Shares in Lloyds Banking Group were up on the FTSE 100 despite falls among other banks concerned about the risk of sovereign debt in the eurozone.
Lloyds was boosted by rumours that the part-nationalised banking giant could consider breaking off its insurance businesses to form a separate group, so as to comply with the Basel III agreement which would prohibit the double counting of market capitalisation in its insurance arm.
Meanwhile other British banks saw their shares decline due to ongoing fears about levels of debt in the eurozone, despite a wave of austerity measures introduced in states such as Germany, Italy, Spain and Greece.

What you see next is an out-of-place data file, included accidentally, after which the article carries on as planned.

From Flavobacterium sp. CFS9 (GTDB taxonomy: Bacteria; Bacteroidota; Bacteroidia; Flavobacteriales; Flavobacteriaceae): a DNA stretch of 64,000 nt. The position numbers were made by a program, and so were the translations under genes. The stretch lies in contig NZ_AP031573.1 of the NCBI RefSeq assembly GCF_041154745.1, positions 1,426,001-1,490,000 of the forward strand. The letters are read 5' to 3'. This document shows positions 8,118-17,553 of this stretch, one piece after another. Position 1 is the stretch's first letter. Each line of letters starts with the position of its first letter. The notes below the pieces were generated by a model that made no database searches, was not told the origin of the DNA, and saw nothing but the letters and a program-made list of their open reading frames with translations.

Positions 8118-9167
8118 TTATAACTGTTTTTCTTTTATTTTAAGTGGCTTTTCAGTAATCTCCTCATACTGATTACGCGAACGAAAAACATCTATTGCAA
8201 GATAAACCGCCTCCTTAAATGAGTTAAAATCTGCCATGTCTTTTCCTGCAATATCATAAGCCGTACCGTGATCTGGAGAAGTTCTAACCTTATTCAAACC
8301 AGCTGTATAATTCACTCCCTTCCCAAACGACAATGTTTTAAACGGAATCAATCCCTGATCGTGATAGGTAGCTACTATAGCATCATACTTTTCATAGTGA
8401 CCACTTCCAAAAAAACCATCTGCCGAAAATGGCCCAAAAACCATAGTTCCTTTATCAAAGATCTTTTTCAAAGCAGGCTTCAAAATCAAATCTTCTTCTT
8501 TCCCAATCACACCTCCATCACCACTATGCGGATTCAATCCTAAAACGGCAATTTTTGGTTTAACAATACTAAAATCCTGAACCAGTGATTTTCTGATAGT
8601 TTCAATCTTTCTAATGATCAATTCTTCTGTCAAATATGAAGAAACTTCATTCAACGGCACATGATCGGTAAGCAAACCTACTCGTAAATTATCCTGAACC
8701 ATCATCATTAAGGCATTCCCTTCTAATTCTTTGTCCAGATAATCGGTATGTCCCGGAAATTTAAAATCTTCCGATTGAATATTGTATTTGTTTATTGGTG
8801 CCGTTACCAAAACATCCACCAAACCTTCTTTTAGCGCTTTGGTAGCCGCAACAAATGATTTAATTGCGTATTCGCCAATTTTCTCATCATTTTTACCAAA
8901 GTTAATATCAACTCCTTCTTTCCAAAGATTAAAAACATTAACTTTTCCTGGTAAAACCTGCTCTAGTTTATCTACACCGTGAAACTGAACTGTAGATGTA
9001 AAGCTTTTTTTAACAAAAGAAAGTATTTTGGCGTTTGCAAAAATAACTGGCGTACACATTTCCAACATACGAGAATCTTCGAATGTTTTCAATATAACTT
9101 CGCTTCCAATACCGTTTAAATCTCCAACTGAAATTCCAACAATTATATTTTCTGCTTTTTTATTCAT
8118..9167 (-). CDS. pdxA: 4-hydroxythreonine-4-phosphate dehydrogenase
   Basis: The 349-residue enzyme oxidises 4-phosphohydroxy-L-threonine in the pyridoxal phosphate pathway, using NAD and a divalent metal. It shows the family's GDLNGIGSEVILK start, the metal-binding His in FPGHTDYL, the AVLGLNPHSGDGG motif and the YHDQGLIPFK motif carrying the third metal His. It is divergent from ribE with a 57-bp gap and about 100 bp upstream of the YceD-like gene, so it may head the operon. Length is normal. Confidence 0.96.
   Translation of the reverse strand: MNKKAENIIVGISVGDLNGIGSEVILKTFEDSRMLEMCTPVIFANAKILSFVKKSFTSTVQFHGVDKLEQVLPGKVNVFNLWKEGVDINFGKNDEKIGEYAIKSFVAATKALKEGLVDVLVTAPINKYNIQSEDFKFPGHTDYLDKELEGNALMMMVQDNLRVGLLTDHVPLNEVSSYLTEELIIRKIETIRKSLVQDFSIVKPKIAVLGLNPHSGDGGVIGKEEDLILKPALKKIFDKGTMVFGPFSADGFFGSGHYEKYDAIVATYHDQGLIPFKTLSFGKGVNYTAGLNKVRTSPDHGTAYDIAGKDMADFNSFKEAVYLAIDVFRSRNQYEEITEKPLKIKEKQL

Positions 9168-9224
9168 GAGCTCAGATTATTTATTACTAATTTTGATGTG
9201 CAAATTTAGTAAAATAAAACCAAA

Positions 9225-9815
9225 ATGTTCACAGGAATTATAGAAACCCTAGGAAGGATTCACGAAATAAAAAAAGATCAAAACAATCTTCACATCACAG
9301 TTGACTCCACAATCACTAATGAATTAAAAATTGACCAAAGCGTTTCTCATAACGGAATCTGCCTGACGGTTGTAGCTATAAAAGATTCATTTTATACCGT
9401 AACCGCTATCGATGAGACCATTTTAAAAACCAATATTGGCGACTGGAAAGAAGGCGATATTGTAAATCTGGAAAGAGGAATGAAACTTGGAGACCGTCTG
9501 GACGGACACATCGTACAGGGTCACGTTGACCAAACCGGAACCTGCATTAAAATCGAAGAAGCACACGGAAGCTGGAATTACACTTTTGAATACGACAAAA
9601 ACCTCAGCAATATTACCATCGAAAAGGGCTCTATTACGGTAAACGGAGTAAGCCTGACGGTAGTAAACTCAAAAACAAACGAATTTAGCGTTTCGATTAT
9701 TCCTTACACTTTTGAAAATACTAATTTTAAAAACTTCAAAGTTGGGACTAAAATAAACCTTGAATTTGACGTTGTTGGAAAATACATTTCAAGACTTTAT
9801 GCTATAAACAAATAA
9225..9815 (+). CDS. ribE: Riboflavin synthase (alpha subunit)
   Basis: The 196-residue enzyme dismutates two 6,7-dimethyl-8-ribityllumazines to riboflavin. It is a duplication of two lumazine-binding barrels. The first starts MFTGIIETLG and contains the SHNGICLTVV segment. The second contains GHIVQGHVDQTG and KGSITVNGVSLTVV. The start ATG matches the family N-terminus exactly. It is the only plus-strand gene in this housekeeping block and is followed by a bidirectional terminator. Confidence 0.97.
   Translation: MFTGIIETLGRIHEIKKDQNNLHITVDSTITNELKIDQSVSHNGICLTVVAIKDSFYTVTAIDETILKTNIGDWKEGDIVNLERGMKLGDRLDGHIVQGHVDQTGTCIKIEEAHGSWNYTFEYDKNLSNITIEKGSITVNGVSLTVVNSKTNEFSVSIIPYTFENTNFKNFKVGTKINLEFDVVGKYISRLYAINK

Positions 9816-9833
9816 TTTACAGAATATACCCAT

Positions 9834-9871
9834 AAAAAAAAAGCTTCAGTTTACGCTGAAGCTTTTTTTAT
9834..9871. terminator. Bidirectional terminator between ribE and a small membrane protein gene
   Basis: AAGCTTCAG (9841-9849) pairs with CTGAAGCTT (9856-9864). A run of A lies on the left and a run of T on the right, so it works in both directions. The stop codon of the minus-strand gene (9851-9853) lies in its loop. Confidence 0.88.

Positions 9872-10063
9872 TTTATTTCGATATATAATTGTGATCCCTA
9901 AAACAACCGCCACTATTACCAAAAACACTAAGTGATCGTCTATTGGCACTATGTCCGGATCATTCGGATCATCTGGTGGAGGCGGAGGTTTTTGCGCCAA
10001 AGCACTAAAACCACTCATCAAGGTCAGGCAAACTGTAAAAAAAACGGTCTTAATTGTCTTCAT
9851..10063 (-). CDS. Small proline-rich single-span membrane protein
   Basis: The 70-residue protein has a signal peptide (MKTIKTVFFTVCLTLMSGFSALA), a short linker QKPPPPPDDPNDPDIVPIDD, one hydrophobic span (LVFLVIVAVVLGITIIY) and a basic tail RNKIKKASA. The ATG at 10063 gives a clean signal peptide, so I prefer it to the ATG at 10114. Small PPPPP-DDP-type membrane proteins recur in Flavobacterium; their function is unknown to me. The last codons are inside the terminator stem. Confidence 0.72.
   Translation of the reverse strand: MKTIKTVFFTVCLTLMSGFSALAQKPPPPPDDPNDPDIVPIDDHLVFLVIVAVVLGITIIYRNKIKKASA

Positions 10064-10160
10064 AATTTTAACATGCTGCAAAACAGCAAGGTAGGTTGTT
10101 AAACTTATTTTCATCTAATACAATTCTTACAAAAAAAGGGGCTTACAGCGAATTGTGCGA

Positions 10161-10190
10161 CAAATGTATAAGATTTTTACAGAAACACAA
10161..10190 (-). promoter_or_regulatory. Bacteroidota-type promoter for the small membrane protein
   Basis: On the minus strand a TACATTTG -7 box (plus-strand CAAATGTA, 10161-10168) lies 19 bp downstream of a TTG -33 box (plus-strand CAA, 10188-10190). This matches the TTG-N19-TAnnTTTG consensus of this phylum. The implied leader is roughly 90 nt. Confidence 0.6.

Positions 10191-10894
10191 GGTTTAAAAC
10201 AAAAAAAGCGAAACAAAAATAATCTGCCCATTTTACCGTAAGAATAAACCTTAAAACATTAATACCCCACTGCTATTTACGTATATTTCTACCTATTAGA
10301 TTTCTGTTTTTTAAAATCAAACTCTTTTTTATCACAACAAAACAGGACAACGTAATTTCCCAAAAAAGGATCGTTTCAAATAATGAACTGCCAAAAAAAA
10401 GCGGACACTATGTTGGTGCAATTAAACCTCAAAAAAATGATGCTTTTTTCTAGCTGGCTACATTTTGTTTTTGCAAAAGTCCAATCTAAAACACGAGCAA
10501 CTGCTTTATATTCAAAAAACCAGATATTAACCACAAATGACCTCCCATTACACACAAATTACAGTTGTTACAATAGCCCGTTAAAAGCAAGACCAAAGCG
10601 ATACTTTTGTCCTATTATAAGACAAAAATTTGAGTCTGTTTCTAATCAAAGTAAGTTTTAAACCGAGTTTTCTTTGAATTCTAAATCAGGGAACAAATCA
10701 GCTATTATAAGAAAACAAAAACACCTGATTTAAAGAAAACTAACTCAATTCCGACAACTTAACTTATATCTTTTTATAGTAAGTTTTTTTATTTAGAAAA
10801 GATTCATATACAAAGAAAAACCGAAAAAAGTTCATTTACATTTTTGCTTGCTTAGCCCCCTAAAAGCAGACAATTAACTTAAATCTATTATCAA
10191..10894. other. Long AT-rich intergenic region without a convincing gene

Debt concerns weighed heavily on the FTSE 100, dragging the index down below 5,000.
By 10:43 shares in Lloyds Banking Group were up 0.73 per cent to 55.31 pence per share, while shares in RBS were down 0.94 per cent to 43.04 pence per share, Barclays shares declined 1.94 per cent to 278.50 pence per share and HSBC shares dropped 2.44 per cent to 623.40 pence per share.
Overall the FTSE 100 was down 1.97 per cent to 4,971.84.